Newcastle Cathedral is the ‘mother church’ of the Diocese and the ‘seat’ of the Bishop of Newcastle.
Previously St. Nicholas’ Parish Church, it was granted cathedral status in 1882, the same day that Newcastle upon Tyne became a city. The Cathedral became known as ‘Cathedral Church of St Nicholas’. However, it is common practice for Church of England cathedrals to refer to themselves publicly using the name of the Diocese they serve so while St Nicholas remains the patron saint of the Cathedral, since 2018, it has been more commonly referred to as ‘Newcastle Cathedral’.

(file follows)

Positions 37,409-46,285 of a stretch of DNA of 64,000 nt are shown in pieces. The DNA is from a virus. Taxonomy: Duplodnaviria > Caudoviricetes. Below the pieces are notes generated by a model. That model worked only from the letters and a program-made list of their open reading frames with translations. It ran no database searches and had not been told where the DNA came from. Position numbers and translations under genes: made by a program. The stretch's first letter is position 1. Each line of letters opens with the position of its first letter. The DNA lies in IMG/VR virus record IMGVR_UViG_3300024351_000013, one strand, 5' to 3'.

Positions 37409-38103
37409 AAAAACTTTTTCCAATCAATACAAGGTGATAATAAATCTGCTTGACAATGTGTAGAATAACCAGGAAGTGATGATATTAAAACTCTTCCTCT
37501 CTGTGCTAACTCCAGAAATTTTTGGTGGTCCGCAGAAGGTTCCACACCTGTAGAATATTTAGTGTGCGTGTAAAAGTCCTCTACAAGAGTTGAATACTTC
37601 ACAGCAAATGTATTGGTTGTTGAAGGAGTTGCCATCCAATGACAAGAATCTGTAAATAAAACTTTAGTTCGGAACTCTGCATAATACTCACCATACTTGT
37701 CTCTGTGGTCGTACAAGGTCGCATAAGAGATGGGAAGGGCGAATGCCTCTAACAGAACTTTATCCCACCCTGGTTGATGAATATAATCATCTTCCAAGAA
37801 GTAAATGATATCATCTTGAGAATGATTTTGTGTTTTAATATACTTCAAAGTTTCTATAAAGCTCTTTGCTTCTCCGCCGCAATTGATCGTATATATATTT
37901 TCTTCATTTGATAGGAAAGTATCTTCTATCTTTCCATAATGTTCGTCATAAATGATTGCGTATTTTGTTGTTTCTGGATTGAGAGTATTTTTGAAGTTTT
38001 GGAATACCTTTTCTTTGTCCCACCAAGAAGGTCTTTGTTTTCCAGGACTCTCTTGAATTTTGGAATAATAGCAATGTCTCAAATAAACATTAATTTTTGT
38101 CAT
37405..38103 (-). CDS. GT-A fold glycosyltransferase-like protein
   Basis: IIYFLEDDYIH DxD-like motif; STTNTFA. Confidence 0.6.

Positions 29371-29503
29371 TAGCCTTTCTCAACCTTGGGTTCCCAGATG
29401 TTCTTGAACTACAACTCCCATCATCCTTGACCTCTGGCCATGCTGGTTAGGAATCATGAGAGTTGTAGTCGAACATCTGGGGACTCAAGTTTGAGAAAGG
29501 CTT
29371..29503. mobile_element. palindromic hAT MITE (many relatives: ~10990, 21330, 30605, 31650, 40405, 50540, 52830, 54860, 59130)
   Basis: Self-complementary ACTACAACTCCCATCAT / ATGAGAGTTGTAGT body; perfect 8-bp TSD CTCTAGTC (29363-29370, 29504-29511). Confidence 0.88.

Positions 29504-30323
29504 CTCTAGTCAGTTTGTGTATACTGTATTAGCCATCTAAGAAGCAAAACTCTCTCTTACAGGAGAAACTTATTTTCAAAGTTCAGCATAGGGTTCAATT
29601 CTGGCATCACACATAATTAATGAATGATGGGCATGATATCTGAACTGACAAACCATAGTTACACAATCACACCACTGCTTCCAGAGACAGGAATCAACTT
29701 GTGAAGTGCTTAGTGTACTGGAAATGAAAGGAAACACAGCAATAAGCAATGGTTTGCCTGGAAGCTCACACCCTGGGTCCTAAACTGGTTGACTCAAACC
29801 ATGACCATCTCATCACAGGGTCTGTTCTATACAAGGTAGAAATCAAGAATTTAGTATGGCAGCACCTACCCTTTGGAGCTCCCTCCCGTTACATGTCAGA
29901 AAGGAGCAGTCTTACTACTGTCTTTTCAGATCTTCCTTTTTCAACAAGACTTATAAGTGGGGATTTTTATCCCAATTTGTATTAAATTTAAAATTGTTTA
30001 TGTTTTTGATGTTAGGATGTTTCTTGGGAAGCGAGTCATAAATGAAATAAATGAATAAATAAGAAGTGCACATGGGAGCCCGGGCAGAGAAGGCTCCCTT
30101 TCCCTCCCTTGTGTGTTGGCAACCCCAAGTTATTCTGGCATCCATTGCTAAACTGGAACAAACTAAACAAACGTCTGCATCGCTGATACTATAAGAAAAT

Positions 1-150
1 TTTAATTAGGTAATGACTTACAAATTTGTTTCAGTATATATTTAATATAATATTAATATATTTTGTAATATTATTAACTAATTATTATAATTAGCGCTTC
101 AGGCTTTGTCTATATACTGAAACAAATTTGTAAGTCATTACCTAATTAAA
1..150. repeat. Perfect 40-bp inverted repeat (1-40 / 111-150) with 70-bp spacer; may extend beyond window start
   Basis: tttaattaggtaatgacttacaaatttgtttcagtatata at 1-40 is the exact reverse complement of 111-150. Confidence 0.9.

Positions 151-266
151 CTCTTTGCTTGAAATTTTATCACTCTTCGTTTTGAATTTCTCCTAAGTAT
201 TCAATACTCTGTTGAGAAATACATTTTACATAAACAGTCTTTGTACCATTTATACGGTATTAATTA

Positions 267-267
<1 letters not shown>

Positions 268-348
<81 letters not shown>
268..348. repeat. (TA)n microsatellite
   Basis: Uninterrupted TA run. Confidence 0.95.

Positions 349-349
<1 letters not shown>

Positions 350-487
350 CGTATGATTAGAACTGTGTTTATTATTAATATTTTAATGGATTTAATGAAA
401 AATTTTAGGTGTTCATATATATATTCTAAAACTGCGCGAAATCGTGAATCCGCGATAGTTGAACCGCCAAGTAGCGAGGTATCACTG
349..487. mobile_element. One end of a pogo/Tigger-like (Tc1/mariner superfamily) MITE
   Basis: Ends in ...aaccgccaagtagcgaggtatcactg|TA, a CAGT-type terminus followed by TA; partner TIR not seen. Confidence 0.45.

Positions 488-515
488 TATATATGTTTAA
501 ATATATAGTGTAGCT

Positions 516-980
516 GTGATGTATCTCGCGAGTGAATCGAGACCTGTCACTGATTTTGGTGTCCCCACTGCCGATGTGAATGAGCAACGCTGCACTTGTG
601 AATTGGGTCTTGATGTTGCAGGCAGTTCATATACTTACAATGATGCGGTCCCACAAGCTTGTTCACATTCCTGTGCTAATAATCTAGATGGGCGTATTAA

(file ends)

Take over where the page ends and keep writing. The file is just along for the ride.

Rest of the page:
In 2020, Newcastle Cathedral underwent a major redevelopment project supported by The National Lottery Heritage Fund. Cathedral Architect Jane Kennedy oversaw the design of a new nave floor, the relaying of the ledger stones and the removal of pews, a new east entrance and visitor facilities and improved access to the font, north porch and churchyards.
Newcastle Cathedral is free to visit. Whether you’d like to join them for worship, light a candle, are seeking some space for peace and quiet, or are interested in discovering the city’s rich past, you’d be made very welcome.
There’s also opportunities to join guided tours, climb the Lantern Tower, or pop in for a slice of cake at Café 16, operated by Northumberland-based charity The Oswin Project which helps prison leavers find better lives away from offending.
You can learn more about ‘What’s On’ at Newcastle Cathedral by visiting their own website here.